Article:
• Do clean up clothes and general clutter from your room. Bed bugs can hide in clutter, and any bed bug service you receive will need easy access to areas that may have bed bugs.
  • Do bag and launder your clothes and linens in hot water using the following procedure:
    1. Place clothes and linens that could have been infected in plastic garbage bags and take them directly to the laundry facility.
    2. Dump the contents of the bag in the washer and wash using hot water. The heat and exposure will kill the bugs and eggs.
    3. As soon as the garbage bags are emptied, immediately place the used bag inside a new clean bag and dispose in an outside dumpster.
    4. Any clothing or linens you do not need in the next month should be re-bagged in clean bags so your items will be bed-bug free once the problem is eliminated from your room. Items you need immediately should be kept in an organized fashion so they can be easily inspected.

Please leave everything else to the certified professionals. With your assistance we can contain bed bugs and ensure that they do not return in the future.

I am going to be traveling soon. Can I do anything to avoid bed bugs?

While doing your pre-trip research, check any hotels or hostels where you might stay on websites like TripAdvisor and Bed Bug Registry. There are no guarantees that a traveler will report a bed bug infestation at a hotel or hostel, but you do reduce the chances by doing some research ahead of time.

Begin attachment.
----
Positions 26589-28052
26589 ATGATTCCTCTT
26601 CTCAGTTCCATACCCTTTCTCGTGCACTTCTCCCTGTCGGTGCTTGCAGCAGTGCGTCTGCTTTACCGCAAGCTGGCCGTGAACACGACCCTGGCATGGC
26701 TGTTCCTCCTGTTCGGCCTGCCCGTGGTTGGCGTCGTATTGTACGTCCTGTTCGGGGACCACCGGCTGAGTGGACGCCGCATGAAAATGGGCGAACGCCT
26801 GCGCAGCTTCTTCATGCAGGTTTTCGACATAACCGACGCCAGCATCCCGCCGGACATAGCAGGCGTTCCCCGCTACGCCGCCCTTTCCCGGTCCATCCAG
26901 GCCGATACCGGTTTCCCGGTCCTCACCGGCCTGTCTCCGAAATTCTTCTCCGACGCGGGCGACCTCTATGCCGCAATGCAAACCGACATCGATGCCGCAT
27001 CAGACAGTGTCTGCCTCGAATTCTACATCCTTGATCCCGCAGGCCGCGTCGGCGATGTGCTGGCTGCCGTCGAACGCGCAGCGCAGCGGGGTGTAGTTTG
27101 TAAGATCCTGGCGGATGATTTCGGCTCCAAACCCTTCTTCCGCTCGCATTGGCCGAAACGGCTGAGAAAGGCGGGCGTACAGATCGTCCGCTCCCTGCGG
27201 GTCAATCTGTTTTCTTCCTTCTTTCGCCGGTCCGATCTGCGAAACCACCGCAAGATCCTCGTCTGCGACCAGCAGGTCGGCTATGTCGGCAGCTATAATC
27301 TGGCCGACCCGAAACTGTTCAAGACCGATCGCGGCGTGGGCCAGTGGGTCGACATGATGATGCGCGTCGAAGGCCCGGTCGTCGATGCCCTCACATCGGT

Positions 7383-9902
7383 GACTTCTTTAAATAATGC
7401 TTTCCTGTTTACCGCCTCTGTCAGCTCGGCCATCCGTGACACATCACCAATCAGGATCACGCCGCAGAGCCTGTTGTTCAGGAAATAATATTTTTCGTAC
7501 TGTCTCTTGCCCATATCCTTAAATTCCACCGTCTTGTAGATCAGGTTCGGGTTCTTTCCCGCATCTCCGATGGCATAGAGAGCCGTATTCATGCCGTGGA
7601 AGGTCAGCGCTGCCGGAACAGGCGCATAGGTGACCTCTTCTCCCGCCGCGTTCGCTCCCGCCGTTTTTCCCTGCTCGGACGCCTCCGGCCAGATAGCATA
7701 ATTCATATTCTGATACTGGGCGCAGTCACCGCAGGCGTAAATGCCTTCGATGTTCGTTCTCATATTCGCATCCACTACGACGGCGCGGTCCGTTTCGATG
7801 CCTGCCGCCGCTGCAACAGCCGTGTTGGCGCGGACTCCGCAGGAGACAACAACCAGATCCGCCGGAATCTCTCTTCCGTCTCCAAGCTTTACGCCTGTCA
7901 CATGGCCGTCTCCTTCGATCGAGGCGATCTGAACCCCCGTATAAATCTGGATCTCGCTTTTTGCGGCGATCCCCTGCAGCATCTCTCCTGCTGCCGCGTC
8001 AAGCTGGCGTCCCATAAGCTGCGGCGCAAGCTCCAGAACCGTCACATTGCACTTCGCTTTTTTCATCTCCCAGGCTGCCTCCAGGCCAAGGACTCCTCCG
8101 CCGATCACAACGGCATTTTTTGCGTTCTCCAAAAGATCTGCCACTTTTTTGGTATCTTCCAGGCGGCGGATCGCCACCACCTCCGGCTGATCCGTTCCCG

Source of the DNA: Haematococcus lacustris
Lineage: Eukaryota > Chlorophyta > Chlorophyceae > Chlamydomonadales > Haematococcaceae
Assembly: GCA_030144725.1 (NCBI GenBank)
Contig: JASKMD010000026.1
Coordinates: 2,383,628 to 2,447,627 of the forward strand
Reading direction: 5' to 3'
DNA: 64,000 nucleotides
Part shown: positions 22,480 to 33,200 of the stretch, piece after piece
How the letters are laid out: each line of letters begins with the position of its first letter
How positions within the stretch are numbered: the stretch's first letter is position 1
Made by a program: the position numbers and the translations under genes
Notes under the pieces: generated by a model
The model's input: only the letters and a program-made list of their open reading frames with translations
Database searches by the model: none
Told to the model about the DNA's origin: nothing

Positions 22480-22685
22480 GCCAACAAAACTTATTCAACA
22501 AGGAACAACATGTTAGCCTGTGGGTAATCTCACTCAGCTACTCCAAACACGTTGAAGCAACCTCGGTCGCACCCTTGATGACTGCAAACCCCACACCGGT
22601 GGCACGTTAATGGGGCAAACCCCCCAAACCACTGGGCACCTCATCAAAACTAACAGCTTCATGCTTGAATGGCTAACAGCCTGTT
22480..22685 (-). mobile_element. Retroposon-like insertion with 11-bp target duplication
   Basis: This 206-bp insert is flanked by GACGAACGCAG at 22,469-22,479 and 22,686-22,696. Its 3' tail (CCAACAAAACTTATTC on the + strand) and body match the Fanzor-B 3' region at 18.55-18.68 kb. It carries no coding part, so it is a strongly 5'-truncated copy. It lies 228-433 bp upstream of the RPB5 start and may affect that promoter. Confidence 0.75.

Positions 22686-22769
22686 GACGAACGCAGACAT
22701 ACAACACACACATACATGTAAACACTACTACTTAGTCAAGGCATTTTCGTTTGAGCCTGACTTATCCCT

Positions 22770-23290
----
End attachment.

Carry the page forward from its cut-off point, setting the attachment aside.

To avoid picking up bed bugs when traveling, consider using hard, smooth-sided suitcases if possible. Also pack a flashlight, rubber gloves and magnifying glass to inspect the room, bed, and furniture. You may want to use resealable plastic bags for items in your luggage as well.

When I travel, what can I do to prevent bed bugs from "hitchhiking" with me?

When traveling, you can take the following steps to avoid unwanted bed bugs:

  1. Put bags in bathtub or shower upon arrival while checking your room.
  2. Use a metal luggage stand, and set it up away from walls and furniture.
  3. Leave lamps and lights turned off while checking the room. Use a flashlight.
  4. Inspect beds and box springs in motels/hotels/hostels or other accommodations. Take the sheets off and look at the folds and seams of the mattress where bed bugs often hide. Check the linens and mattress pads for blood spots about the size of a pencil point.
  5. Don't use hotel drawers without inspecting them first.
  6. When you are packing to leave, check your clothing and luggage for signs of small insects.
  7. If you are bitten while staying anywhere, look very carefully around the mattress and bed for bed bugs. If you are in a hotel or motel, report the situation to the staff immediately. Request to be moved to a non-adjacent room, or switch hotels.
  8. If you do discover bed bugs in your belongings, wash them in hot water and dry them in the dryer as described above.